A state lawmaker from the metro-east is pushing legislation that he says will make it more difficult for schools to acquire students’ passwords to their social media accounts.
Rep. Dwight Kay, R-Glen Carbon, has filed legislation that would amend a state law that went into effect in January 2014. That original law states that a school “may request or require a student to provide a password or other related account information in order to gain access to the student’s account or profile on a social networking website.”
Kay has filed legislation, House Bill 4082, that would add three words — “upon court order” — to the existing law. Kay said the change would prevent schools from getting a student’s password unless a judge gives approval.
Kay believes his adjustment to the law would allow the courts to narrow any search a school might conduct, while still protecting students and teachers from possible violence.
"We all share this goal that children aren’t bullied online. What concerns us is giving over to schools the fundamental things that go over the line," he said.
The existing law requires school districts to notify parents in advance that they might seek students’ passwords. Last year, Triad Community Unit District 2 sent such a notice to parents. The district’s superintendent, Leigh Lewis, could not be reached for comment.
Belleville District 201 Superintendent Jeff Dosier said his district has not made any attempts to obtain passwords from students.
“We really have not had situations, to my knowledge, where we’ve needed to get into students’ social networking sites,’ Dosier said.
He said students will instead show school personnel screenshots or provide access to messages they’ve received, containing bullying or threatening behavior.
“They’re assuming privacy they really don’t have ... most of the kids can point out who the students are (making online comments),” Dosier said.
Kay said his concerns include that the existing law allows schools to find private information that the school had “no reason to be involved with,” such as a family’s finances that might be discussed between a child and parents online.
Also, he said, “it really suggests the school is able and lawfully able to investigate anything a student does at any time.”
Kay said having to get a judge’s approval won’t impede schools’ efforts to prevent bullying or violence.
“It won’t take long to get a court order,” Kay said. “I see nothing wrong with a court order.”
Kay says he just wants to narrow the focus of any electronic search. The law, he says, allows school authorities to pursue tips about potential violence and to pursue that information online if necessary.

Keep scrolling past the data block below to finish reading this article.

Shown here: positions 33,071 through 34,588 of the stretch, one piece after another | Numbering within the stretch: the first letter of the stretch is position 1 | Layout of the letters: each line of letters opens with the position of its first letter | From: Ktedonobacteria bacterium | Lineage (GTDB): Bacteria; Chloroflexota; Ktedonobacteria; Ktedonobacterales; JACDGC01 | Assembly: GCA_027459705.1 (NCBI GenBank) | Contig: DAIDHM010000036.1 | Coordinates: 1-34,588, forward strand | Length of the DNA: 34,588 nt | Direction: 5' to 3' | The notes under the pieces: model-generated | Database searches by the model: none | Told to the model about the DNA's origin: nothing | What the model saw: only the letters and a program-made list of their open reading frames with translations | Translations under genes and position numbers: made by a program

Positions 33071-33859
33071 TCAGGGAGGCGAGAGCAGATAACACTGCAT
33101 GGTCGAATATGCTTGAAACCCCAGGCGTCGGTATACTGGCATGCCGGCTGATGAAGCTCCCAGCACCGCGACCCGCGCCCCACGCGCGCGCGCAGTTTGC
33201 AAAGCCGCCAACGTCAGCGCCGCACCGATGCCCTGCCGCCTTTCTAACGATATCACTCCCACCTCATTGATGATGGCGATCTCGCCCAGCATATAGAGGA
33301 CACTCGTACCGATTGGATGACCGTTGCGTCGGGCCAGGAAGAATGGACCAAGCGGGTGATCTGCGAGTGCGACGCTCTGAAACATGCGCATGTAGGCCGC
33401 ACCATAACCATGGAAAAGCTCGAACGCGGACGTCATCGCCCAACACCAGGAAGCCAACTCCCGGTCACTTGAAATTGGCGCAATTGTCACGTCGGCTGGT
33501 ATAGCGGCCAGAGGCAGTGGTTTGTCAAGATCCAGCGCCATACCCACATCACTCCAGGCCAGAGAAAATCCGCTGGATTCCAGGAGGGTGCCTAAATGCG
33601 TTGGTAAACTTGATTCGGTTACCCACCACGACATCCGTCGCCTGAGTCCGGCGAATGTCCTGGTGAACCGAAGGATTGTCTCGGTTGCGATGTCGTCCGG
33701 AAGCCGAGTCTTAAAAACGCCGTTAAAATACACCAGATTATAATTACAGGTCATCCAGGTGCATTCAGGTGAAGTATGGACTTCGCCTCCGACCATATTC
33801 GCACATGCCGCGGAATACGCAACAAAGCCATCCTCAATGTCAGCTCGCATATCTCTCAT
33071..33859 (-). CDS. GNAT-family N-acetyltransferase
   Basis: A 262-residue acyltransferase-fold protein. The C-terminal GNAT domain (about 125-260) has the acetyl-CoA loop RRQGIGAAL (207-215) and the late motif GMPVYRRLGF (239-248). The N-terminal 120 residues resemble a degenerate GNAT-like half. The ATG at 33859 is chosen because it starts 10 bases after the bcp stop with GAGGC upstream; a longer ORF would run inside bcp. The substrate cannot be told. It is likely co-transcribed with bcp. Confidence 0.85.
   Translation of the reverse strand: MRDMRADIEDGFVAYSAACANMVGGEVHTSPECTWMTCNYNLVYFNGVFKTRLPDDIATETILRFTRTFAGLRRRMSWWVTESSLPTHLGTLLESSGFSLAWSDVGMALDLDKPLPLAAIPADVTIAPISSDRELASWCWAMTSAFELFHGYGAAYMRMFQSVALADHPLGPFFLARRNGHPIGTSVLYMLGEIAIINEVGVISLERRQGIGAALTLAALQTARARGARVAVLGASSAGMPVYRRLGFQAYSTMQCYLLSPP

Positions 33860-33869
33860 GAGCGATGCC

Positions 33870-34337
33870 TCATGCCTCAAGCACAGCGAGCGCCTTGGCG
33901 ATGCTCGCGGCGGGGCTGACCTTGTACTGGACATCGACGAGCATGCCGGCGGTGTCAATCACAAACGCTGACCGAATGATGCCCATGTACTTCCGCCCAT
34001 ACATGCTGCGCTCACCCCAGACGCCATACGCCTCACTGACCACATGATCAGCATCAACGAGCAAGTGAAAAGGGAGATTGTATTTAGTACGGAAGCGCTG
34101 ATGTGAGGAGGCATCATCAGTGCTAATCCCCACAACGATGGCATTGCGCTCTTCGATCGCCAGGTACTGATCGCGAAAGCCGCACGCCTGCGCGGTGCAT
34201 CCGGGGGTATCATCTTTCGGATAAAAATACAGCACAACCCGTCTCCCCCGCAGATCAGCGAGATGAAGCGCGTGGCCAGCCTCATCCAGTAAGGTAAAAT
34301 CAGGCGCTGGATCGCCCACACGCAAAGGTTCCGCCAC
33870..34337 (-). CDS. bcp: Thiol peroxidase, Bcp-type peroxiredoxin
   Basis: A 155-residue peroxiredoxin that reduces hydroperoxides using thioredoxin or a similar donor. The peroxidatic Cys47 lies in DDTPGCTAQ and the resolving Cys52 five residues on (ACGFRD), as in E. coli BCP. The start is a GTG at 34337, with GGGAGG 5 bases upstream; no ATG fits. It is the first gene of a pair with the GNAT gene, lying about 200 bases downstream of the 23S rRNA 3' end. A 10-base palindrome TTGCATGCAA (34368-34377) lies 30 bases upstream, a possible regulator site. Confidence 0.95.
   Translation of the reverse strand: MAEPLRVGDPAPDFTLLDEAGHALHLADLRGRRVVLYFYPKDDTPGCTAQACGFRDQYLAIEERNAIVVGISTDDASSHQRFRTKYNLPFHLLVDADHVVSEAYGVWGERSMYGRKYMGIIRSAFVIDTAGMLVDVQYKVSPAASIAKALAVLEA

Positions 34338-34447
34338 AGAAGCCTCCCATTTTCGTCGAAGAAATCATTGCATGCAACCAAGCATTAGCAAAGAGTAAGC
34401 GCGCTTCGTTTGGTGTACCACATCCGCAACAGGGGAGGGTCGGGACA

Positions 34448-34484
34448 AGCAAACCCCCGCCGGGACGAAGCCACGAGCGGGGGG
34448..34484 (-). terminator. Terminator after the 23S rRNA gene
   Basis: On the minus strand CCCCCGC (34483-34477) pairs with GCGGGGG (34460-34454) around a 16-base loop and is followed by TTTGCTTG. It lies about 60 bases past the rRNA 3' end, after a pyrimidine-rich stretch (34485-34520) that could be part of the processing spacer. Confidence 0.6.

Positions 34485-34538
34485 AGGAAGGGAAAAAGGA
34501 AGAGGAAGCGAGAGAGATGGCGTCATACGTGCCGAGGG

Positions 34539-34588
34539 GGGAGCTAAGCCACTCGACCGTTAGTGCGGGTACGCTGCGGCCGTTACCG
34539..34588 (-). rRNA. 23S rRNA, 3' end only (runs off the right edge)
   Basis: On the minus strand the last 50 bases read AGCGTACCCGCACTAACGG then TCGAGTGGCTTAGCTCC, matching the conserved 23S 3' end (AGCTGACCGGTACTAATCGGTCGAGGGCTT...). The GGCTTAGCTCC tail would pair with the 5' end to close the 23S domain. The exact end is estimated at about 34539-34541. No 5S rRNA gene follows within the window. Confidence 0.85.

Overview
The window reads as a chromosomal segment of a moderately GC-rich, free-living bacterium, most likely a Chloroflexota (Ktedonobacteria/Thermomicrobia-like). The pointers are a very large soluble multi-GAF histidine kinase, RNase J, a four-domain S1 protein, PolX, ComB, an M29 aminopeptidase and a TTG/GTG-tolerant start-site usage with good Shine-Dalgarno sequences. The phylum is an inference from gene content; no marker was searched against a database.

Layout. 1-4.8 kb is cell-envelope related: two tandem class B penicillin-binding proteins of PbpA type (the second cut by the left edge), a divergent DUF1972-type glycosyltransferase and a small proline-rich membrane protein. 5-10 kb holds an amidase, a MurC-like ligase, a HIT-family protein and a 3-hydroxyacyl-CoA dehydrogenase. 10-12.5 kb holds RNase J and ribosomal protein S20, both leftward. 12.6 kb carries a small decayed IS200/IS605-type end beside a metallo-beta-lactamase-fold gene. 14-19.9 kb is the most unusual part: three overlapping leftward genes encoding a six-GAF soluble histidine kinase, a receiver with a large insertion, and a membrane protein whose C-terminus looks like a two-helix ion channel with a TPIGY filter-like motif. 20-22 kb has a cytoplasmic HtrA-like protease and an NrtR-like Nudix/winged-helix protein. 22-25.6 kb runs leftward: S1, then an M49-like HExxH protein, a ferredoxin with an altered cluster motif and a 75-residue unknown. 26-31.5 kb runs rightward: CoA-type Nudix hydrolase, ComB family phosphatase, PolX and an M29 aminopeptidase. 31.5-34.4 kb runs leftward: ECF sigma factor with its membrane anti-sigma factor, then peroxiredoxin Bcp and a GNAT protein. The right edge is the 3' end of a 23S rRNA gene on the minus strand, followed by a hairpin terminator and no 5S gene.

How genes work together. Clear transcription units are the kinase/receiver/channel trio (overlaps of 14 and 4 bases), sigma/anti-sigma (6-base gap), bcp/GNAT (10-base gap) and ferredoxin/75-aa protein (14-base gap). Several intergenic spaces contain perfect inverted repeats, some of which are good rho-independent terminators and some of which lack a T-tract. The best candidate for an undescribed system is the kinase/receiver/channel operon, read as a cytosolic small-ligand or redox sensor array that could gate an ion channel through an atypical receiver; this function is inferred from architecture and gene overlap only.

“And I don’t have a problem with that, if there is a problem,” he said. “But we do have the First Amendment and the 14th Amendment, and I think we overlooked that.” Those amendments protect speech and provide equal protection under laws.
Ed Yohnka, a spokesman for the state’s American Civil Liberties Union, says Kay’s effort may be misguided.
"We’re a little vexed by Rep. Kay’s proposal, because it appears to interpret (the law) in a way that the sponsor and discussion did not contemplate," he said.
Yohnka says the original law provides only that schools alert parents that the school may request entry to a student’s electronic life. The parents may deny the request, he says.
“There’s no penalty (for refusing to turn over a password). There’s nothing that compels the student or the parent to turn it over, “Yohnka says.
“That’s not true,” Kay said. “That’s the gist of the law, that in certain circumstances the law is laid out to allow school authority to request the password.”
Neither Kay nor Yohnka knew of any cases so far where students were asked to turn over their passwords to school administrators.
“The school has a wide latitude when they’re at school or at school activities (to monitor student behavior),” Yohnka said. “But we have a mechanism to control young people when they’re outside of school. They’re called parents.”
Dosier, the superintendent at Belleville 201, said “a lot of parents” monitor their children’s social media sites.
“Quite a few times parents have come in with their kids in the morning and met administrators to report something,” Dosier said. “It’s not even the students involved, it’s someone who sees something on Instagram and Twitter, and students and their parents say, ‘Hey, that doesn’t seem right,’ and they report it.”
“I know that the law is a great tool, we just haven’t had to use it,” Dosier said.